Flickr is extremely forgiving, when it comes to the type of video it accepts. It allowed me to upload virtually any format and displayed it correctly without any letterboxing or otherwise screwing with anamorphic ratios. For someone who has spent many hours resubmitting my clips to Final Cut’s Compressor application, in a futile effort to make it look right online, I can safely say this is Flickr’s best quality.

Its worst? You’re limited to just 90 seconds. So you have to be brief.

On the other hand, no site handles video in a more sophisticated way than Vimeo. Loading your clips is a cinch. Vimeo plays high-definition videos with astounding clarity, and without the dropped frames you see on other services. (Dropped frames are basically when your video stutters and jumps around, and it makes all your hard work look like something shot on a disposable camera.) There are a number of really innovative networking features, but unless you have $59 to spend on Vimeo Plus, you probably don’t want to bother. You’re bound to run up against space limits on the free version, may upload only one HD video a week, and aren’t allowed to embed your own videos on your site — unless you’re willing to pay.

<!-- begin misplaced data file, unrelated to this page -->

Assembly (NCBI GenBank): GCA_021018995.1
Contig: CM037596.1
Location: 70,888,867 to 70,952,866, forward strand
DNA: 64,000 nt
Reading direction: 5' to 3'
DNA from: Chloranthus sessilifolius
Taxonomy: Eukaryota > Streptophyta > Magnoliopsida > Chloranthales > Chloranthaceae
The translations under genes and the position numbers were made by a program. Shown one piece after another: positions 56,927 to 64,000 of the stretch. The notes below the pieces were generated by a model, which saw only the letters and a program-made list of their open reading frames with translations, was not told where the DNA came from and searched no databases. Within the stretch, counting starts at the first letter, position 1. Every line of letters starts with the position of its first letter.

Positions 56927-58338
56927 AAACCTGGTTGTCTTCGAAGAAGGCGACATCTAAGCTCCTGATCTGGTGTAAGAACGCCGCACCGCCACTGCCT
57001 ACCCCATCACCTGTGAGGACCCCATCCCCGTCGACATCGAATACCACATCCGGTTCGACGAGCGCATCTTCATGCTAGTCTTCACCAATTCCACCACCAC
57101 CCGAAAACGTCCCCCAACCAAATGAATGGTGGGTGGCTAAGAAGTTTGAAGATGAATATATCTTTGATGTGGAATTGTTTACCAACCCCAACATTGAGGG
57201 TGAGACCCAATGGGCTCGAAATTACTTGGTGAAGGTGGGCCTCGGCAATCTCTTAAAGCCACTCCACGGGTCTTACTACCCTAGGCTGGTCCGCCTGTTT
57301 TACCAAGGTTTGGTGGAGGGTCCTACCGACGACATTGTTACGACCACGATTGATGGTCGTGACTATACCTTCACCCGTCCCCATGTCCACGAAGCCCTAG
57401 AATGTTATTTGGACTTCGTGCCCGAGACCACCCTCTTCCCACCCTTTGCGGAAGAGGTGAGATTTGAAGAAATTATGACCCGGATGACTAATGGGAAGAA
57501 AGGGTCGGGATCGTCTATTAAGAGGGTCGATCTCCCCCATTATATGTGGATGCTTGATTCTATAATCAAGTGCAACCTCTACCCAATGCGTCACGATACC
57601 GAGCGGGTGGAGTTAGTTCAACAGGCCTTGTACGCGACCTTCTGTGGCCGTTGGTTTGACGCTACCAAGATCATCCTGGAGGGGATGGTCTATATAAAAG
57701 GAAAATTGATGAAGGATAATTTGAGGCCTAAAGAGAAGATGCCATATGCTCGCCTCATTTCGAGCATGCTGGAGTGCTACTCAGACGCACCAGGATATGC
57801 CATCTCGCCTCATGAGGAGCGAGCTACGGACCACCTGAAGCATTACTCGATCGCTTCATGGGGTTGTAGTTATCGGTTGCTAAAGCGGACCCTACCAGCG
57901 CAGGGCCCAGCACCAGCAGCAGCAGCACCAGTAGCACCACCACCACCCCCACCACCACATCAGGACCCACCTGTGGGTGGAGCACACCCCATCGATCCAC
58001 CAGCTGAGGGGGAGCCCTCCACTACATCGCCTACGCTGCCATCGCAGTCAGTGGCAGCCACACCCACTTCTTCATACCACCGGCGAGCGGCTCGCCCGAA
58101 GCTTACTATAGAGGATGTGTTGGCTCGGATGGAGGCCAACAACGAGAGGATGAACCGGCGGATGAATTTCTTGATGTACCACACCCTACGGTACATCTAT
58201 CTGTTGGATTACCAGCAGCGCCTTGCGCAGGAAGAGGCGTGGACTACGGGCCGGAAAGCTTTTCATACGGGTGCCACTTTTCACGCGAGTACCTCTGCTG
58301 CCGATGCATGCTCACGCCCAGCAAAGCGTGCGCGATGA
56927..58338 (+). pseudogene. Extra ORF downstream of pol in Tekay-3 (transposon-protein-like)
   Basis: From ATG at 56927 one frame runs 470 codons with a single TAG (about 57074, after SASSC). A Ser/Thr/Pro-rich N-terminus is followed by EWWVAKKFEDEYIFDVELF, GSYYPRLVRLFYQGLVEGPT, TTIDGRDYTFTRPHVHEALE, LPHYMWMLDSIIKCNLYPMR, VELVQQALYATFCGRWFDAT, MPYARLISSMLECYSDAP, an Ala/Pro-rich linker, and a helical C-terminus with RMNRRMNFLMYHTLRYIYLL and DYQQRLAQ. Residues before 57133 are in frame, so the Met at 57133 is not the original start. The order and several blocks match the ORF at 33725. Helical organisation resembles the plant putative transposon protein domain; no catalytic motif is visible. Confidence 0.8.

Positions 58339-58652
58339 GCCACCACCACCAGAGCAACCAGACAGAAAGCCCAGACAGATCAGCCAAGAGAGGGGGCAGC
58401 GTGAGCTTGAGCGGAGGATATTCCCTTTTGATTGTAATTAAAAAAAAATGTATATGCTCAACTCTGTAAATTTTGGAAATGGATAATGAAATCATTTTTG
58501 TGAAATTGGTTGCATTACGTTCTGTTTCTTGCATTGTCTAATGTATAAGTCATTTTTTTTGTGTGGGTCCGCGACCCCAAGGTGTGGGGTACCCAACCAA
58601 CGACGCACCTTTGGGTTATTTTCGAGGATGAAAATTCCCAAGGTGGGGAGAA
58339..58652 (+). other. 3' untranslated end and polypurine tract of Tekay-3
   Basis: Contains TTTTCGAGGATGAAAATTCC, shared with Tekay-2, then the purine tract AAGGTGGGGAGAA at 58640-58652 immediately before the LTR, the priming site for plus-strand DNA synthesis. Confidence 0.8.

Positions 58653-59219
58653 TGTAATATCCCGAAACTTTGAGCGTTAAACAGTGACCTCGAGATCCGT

And why pay for something that you can get for free?

All of which brings me to YouTube.

I wish this Google-owned site were as easy and fun to use as Vimeo, but it gets my recommendation only because its free, and it works. Not always, but most of the time. In a previous column, I described my frustration with how YouTube handled aspect ratios on the Canon Vixia HFS10. Well, I finally figured out how to get rid of that annoying black border I was griping about. Load everything into YouTube as a 1920-by-1080 video, and suddenly, it’s gone.

While researching this problem, I discovered this hurdle had been encountered, and overcome, by a couple of people who weren’t content to live with the letterboxing, but that they kept the answer to themselves because they apparently didn’t want to share. Something about YouTube’s secret sauce. Not good.